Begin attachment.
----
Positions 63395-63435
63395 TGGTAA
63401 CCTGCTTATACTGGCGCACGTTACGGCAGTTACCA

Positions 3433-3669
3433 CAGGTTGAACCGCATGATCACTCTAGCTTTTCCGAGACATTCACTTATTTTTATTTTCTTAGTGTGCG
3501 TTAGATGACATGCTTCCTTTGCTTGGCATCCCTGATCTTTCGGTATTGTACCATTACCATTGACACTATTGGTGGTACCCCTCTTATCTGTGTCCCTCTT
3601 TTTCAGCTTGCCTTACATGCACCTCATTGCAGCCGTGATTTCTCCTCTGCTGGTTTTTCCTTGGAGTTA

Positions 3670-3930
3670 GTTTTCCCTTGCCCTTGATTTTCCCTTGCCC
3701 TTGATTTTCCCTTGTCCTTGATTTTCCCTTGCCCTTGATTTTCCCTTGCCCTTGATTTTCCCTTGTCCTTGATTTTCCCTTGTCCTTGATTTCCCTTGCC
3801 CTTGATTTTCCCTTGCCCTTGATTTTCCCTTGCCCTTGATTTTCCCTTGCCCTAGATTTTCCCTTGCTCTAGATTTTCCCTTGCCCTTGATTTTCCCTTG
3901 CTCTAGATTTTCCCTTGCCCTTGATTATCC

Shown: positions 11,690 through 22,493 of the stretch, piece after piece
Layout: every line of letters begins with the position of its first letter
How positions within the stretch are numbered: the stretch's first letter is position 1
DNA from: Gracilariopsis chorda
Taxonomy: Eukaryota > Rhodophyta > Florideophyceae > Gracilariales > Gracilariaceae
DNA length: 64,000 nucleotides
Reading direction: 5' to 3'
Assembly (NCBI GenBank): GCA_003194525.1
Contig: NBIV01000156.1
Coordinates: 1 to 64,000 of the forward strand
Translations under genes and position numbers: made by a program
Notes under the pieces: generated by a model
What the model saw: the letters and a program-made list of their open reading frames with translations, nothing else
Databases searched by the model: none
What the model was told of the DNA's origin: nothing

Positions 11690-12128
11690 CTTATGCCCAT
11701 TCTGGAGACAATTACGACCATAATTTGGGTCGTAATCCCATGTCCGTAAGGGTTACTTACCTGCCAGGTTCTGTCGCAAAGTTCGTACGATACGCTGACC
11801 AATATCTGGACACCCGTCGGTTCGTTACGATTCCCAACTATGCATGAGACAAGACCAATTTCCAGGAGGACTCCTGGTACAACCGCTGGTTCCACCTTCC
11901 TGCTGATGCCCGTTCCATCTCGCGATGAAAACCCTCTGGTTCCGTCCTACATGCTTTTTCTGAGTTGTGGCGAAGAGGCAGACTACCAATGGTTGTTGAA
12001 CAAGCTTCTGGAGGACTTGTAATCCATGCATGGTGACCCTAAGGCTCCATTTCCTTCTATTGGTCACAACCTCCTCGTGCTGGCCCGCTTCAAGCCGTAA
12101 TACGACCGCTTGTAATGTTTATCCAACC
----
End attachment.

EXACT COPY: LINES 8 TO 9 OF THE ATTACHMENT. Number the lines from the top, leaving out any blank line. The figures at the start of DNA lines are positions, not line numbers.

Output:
Positions 3670-3930
3670 GTTTTCCCTTGCCCTTGATTTTCCCTTGCCC